Papers in the Biological Sciences


Date of this Version



White Paper Nebraska Game and Parks Commission, Genetic and Forensic Laboratory.


Copyright Ronald L. Bromley, Douglas Siegel-Causey, Mike Cachelin, and Richard S. Holland.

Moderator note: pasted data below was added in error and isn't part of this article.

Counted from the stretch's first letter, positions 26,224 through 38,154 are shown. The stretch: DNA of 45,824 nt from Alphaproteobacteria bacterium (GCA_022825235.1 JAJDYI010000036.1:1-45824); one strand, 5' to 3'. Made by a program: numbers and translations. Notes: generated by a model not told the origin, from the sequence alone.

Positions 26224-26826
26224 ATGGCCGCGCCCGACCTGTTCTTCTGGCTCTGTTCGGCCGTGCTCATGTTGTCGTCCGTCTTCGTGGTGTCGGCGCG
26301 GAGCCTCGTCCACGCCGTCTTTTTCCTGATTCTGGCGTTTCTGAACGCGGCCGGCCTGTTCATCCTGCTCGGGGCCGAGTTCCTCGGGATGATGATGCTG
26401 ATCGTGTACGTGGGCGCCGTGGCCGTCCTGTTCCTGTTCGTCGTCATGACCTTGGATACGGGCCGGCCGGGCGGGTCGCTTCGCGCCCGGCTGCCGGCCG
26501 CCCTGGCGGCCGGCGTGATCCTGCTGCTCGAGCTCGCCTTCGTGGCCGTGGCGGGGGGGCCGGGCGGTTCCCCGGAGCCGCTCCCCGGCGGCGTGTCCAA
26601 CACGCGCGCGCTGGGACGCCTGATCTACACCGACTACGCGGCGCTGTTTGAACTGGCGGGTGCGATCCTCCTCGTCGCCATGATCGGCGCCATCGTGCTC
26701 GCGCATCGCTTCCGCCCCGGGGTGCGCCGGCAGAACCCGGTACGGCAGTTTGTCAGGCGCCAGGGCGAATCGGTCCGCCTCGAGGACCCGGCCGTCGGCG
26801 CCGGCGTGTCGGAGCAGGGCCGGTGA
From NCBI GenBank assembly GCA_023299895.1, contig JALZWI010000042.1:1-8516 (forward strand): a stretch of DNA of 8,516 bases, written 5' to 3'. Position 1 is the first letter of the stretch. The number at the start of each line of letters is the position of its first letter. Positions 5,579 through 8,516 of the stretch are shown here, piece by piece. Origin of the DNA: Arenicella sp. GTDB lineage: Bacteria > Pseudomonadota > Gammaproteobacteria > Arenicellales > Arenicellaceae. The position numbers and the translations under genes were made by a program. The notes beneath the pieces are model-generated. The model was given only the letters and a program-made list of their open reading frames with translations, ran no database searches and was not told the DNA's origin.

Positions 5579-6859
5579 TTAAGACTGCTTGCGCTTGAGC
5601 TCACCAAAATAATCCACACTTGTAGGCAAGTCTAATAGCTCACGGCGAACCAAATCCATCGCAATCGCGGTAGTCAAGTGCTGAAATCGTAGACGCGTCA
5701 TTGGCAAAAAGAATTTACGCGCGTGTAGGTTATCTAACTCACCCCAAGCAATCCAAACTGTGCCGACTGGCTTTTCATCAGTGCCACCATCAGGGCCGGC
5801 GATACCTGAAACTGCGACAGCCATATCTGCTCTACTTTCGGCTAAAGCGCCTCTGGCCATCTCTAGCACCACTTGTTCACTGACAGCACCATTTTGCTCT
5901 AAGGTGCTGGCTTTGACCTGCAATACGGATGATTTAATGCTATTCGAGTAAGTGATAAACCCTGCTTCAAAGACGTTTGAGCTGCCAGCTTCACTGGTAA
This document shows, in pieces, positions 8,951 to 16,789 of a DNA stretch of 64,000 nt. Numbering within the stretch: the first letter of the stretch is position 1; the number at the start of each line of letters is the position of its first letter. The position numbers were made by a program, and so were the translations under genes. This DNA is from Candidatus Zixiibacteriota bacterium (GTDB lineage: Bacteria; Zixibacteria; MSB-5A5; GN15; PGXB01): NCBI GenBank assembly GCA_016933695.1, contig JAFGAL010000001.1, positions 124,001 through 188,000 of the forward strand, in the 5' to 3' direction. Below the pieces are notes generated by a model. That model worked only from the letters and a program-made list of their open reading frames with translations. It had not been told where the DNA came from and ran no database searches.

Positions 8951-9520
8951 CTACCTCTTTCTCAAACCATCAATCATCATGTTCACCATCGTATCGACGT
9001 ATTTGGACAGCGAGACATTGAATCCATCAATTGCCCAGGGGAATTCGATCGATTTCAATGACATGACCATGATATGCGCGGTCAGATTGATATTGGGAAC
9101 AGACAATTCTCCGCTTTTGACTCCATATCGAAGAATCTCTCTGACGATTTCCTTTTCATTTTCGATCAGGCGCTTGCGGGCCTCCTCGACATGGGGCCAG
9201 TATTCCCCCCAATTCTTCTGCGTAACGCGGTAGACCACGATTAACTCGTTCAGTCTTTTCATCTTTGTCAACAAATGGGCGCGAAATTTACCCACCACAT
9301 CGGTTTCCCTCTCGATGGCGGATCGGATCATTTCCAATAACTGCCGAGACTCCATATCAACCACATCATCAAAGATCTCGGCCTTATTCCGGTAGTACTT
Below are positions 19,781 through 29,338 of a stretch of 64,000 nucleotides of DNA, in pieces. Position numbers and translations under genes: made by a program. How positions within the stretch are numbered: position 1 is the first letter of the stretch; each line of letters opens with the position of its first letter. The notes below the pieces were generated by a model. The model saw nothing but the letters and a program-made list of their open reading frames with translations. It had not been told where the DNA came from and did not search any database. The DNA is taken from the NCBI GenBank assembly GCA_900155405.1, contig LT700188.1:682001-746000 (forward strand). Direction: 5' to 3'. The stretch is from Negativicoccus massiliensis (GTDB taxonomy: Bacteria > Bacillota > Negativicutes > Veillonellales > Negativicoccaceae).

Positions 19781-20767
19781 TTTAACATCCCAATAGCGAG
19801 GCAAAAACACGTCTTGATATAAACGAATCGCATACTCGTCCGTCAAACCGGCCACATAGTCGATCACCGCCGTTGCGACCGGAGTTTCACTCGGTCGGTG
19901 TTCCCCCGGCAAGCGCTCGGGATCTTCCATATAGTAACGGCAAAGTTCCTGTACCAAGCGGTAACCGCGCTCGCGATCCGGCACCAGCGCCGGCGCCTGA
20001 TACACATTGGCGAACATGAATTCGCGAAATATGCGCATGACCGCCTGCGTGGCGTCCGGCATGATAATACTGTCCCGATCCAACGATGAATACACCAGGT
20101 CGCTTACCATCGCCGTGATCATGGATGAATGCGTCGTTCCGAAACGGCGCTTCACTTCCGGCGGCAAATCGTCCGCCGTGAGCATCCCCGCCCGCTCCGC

Historically, rainbow trout have been an important component of the fishery in Lake McConaughy and its feeder streams in the North Platte River basin. Although numerous strains of rainbow trout have been introduced into this system, the migratory McConaughy strain has been credited for much of the past success of the fishery. The decline of this strain over the last three decades is a major concern. Genetic material representing these two rainbow trout strains were collected from fish taken from the U.S. Fish and Wildlife Service National Fish Hatchery at Innis, Montana. In this study, PCR-RFLP's (polymerase chain reaction-restriction fragment length polymorphisms) were used to generate specific markers for McConaughy and Kamloop strains of rainbow trout. These markers were used to document the present status of the two different strains in two different drainages, one in the North Platte River basin (9 Mile Creek) and the other feeding into Lake McConaughy (Otter Creek). Otter Creek was found to consist of a mixture of McConaughy and Kamploop strains, whereas 9 Mile Creek was found to contain no McConaughy strain of rainbow trout.